A Carnival of Space Visits the Chandra Blog

Welcome to the latest installment of the Carnival of Space, a weekly round up of astronomy news co-hosted on various space science blogs. It’s a pretty big Universe out there so let’s get started!

lunar eclipse

Universe Today covers upcoming Full Moons and lunar eclipses, the funky structure on the asteroid Ceres that the Dawn spacecraft spotted, and the fascinating triple star system called 44 Boötis.

Abell 1033

The Chandra blog tackles the story surrounding galaxy cluster Abell 1033 and also celebrates the anniversary of the telescope’s First Light image sixteen years ago.

The Brown Spaceman delves into the ongoing mysteries of how our Solar System’s gas giant planets, Saturn and Jupiter, formed as well as the story behind the most famous supernova of our time, SN 1987A. He also provides a profile of the stunning Puppis A supernova remnant.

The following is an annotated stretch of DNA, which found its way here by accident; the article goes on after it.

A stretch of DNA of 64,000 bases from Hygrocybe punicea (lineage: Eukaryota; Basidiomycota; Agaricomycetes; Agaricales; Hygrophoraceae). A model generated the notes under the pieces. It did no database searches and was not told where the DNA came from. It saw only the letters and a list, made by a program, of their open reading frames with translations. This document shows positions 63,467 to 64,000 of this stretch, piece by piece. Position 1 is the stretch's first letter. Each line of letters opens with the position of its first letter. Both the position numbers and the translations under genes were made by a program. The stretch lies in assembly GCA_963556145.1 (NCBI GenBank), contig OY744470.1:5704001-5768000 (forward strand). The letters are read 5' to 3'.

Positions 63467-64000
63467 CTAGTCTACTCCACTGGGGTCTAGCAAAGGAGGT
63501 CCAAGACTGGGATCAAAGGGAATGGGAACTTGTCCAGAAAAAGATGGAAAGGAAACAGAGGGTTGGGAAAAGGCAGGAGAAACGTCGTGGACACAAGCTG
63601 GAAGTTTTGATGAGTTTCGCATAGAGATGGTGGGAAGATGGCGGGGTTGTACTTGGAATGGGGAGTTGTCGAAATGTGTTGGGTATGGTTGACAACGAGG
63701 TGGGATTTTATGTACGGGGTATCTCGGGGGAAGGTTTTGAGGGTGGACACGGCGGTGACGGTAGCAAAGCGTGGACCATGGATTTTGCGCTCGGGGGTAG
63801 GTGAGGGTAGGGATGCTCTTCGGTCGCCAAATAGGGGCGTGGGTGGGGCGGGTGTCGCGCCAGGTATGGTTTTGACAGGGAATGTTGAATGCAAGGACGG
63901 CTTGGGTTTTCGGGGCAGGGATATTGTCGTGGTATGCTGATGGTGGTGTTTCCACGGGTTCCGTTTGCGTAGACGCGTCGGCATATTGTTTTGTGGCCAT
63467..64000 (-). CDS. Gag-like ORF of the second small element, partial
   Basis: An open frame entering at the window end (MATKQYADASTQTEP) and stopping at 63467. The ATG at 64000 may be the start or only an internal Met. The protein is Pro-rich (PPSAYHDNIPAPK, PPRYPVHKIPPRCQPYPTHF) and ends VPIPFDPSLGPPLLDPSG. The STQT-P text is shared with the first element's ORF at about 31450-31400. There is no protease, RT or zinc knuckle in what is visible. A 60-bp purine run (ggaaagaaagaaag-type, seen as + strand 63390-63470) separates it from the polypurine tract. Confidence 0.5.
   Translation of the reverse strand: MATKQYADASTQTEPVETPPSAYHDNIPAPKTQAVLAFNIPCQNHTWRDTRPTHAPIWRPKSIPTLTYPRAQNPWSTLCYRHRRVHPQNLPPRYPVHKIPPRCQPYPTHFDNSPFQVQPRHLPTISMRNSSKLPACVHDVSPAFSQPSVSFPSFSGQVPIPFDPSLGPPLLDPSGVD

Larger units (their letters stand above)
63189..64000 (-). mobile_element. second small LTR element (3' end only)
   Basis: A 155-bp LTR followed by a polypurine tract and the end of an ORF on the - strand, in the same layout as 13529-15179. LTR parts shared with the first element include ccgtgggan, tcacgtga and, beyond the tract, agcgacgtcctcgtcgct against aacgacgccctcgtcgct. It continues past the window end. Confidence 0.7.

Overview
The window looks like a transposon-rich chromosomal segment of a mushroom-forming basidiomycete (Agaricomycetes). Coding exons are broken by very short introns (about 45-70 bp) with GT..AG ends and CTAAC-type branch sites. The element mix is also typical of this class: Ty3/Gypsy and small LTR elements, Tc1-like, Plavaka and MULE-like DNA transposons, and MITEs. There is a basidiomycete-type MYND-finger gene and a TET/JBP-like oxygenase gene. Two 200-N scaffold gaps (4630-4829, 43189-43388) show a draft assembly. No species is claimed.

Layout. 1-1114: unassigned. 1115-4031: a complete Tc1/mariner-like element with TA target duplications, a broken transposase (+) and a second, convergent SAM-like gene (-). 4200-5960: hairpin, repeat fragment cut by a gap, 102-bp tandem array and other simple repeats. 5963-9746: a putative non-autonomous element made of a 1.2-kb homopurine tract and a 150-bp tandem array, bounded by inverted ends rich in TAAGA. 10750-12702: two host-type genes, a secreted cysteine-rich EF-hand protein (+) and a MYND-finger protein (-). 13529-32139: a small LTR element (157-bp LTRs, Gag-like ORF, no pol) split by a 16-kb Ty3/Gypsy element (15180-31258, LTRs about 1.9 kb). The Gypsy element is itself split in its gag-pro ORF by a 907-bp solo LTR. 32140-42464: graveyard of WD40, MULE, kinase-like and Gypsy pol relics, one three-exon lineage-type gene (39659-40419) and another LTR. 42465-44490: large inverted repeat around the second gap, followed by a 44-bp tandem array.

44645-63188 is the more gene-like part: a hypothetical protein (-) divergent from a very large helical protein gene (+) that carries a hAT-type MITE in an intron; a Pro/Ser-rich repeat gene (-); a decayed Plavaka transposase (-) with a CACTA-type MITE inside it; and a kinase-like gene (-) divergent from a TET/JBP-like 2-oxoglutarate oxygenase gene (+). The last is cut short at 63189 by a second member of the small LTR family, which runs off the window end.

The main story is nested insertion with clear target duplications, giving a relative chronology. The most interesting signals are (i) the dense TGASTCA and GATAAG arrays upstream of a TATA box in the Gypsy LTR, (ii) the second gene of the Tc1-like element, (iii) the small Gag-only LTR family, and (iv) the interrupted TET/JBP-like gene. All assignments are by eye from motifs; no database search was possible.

The Coloring the Universe blog breaks down the pieces of a multiwavelength image – and then puts it back together.

solar eclipse

The Planetaria blog details the latest adventures of the Curiosity rover on Mars and also starts the countdown to the total solar eclipse that should be visible from much of the United States in 2017.

light book

Over on their blog, Kim Arcand and Megan Watzke dish news on an unexpected cameo of their first book (hint: Woody Allen is involved), some exciting developments about their upcoming one, and more.

On “Andy Fraknoi: Exploring the Universe,” he details the recent announcement by scientists using the Hubble Space Telescope of a super bright galaxy that has not, but two, supermassive black holes at its core.

At Next Big Future, there are discussions about two developing NASA technologies. The first talks about what the next generation of space station modules might look like and the second covers advances in solar photovoltaics for both power generation and propulsion. In a busy week, the blog also writes about a study that yields some intriguing numbers for the possibility of Earth-like planets in the Milky Way.

Finally, at Spaceflight History, they discuss "What If a Crew Became Stranded On Board the Skylab Space Station?"

The Universe is truly yours to discover.

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